Artist: Leda Bourgogne
Venue: BQ, Berlin
Exhibition Title: Skinless
Date: April 28 – July 21, 2018
Full gallery of images and link available after the jump.
Images courtesy of BQ, Berlin. Photos by Roman März.
In A Lover’s Discourse: Fragments, Roland Barthes, drawing on Freud, describes the “particular sensibility of the amorous subject” as a skinless condition: “I am a mass of irritable substance. I have no skin (except for caresses).” 1
Leda Bourgogne seems to be working with the awareness that everything which inscribes itself into the visual plane or into the exhibition space is painfully revealing of something, – Barthes calls this ‚exquisite points‘ – an idea, a desire, an emotion that is exhibited publicly in a somehow naked state.
Her works unfold along these lines as an interplay of action – experienced as injury and disturbance from the very beginning – and care, a reparation which does not erase the previous action but curiously underlines and confirms it.
To a degree, this method resembles the relationship between the paranoid-schizoid and the depressive position as described by Melanie Klein and Wilfred Bion. While the paranoid-schizoid position directs aggressive and exploitative impulses towards a fragmented, split object, the depressive position expresses love, guilt and a desire for compensation towards an object which is recognised as ‚whole‘ and ambivalent.
In this sense, Bourgogne’s works are marked with traces of hatred and care in relation to the object, which might well be understood as art itself. Entities emerge, bearing witness to an integrative power. They succeed against all odds, on the verge of collapse, lacking support and in unstable conditions.
The prominent sensibility of the paintings which defy the distinction between painting and sculpture becomes evident first and foremost in the choice of materials that serve as their backgrounds: instead of a frosty canvas, we see soft fabrics such as jersey and velvet but also latex which comes especially close to resembling human skin.
The idea of the painting having a skin or a body is omnipresent in Bourgogne’s works, also in the sense of clothes as a second skin. This skin is subject to diverse kinds of attacks: it is partially burnt with eau de javel, it is cut, painted or fortified with additional pieces of cloth and fabric. Such interventions break down the integrity of the skin. The artist herself thus becomes skinless through the act of exhibiting. In Skinless, Leda Bourgogne uses evidence of devastation to stage a kind of Thriller.
In a second, “apologetic” step, the aforementioned negations are sewn back together again, glued or even kissed (proof of which are unmistakeable traces of lipstick). The aspect of dressing also comes to play a role here – a kind of amicable impulse. Leda Bourgogne takes up ideas from informal art, arte povera, tachism, feminist theory and psychoanalysis. However, these dialogues are interrupted again and again, for the sake of a quasi-haptic realm of experience, a dialogue of bodies, which produces a particular lyricism contained within the works. Materials and textures develop their own language.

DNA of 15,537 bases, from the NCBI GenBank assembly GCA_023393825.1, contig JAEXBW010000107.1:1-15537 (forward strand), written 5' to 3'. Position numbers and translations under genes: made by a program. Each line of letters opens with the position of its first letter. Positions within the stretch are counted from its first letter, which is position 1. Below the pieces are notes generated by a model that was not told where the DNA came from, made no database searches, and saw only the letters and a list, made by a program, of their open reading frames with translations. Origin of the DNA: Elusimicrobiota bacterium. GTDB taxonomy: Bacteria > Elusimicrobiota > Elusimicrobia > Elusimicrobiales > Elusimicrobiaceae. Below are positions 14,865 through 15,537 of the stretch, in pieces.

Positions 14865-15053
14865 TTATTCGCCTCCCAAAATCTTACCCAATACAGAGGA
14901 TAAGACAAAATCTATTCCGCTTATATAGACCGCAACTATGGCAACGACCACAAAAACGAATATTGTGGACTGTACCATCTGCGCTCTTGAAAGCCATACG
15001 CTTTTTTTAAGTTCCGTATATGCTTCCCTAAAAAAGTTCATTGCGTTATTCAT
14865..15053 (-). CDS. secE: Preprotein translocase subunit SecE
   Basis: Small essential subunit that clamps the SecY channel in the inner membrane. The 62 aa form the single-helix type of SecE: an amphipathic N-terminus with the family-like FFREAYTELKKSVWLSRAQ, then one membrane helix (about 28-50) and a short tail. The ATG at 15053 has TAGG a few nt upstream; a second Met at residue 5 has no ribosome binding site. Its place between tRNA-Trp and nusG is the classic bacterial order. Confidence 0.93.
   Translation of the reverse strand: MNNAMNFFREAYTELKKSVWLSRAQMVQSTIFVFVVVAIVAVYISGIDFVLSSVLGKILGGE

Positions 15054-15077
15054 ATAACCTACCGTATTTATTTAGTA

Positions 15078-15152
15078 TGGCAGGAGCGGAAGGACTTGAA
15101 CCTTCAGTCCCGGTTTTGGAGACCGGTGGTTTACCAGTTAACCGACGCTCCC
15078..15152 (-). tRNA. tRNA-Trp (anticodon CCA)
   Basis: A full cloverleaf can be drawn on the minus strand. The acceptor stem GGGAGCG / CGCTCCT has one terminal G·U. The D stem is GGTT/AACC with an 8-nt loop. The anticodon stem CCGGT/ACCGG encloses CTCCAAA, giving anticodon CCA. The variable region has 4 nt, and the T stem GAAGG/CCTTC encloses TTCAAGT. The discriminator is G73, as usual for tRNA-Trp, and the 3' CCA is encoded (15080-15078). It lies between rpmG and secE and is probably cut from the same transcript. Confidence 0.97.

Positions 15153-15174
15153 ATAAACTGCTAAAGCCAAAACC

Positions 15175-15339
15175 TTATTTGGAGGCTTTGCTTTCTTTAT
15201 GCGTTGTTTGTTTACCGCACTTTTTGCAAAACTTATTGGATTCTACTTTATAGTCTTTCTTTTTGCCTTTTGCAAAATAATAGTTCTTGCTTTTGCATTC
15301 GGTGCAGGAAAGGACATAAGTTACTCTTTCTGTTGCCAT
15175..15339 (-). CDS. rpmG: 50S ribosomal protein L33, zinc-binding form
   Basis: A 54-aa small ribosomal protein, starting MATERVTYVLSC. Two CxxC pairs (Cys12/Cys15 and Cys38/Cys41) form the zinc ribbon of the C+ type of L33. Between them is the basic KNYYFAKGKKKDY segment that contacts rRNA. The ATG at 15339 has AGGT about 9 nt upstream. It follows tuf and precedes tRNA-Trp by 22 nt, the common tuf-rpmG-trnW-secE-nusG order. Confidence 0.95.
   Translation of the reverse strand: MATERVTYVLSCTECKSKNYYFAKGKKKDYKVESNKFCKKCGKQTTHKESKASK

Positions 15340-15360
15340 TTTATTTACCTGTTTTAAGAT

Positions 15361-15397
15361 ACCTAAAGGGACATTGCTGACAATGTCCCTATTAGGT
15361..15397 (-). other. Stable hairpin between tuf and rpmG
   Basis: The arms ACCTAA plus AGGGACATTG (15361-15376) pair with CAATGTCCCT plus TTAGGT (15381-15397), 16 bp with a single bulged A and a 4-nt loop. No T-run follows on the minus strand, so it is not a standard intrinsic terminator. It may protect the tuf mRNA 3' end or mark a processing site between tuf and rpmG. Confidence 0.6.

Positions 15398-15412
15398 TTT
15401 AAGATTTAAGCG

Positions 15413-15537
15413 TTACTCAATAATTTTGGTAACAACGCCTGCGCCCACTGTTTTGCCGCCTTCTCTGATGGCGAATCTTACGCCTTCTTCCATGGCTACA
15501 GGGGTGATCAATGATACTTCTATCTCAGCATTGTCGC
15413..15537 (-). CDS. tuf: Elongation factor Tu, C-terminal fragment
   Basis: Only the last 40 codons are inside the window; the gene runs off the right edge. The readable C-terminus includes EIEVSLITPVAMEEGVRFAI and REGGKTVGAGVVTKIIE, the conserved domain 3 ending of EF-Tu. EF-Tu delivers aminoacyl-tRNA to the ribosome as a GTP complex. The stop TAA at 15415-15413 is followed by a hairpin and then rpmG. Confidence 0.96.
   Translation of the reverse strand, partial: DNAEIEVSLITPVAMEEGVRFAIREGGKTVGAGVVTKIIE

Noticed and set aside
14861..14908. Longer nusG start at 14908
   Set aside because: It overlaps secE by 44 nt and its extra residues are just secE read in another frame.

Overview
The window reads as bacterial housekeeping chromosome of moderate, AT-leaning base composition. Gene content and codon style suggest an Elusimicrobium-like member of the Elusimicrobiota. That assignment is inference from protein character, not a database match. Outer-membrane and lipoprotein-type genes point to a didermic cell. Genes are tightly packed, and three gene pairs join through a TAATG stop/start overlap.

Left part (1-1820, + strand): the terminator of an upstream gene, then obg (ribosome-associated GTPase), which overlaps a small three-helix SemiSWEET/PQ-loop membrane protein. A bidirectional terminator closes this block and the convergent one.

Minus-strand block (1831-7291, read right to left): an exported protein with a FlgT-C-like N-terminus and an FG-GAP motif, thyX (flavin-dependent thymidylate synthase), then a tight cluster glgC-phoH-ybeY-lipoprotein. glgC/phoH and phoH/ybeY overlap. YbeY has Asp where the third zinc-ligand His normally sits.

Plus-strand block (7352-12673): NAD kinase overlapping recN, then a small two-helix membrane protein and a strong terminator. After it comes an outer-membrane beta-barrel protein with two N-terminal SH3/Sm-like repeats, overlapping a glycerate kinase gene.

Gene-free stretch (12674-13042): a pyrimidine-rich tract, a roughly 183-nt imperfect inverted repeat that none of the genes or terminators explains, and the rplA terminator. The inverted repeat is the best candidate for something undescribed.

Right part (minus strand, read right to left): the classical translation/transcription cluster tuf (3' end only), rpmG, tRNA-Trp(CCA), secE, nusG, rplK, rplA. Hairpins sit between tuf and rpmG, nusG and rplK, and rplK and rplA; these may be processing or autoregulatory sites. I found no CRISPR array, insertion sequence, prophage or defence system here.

The dichotomy of negation and affirmation, rejection and careful resumption is set in a dreamy web of harm and reconciliation. Hereby, Bourgogne succeeds in releasing an internally divided but patched up life in her works. This is often humorously expressed in a sort of dignity of things, an affirmation of the incomplete, the fragile and desirous: Canvasses buckled up with belts claim quasi-personal integrity and internal coherence for themselves; even if this coherence becomes manifest in the mechanics of contradictions.
Bourgogne’s Chewing Gum-Poems – gum applied to the gallery floor – have been chewed by the artist over the past weeks. Like speech bubbles, they transport the text of short poems, curiously reconnecting mouth and word and at the same time evoking coolness and exhausting bruxism.
Paintings explore themselves haptically or they wait, vampire-like, for an object of desire. All the while, they float with an air of self-sufficiency in strange and atmospheric apparitions. Former CD racks that today have lost their function, the Backbone-CD-sculpture ready-mades stand erect, resembling deformed spines which have cut their connection to the brain and are now taking up a snake-like dance of seduction.
While walking through doors in the exhibition space, visitors are touched, brushstroke-like, by bits and pieces of clothing that were worn by the artist on the streets of Berlin and Frankfurt until recently. Bourgogne’s works transport finely a tuned aesthetic of tactility: the lyricism of her paintings which speaks for itself. But additionally, one can say that Bourgogne also visualises thought- and learning processes which are not restricted to the act of creating art. Instead, they depict something akin to a mental life which oscillates between disintegration and integration.
1 Roland Barthes: Fragmente einer Sprache der Liebe. Frankfurt am Main 2015, p. 125.
Link: Leda Bourgogne at BQ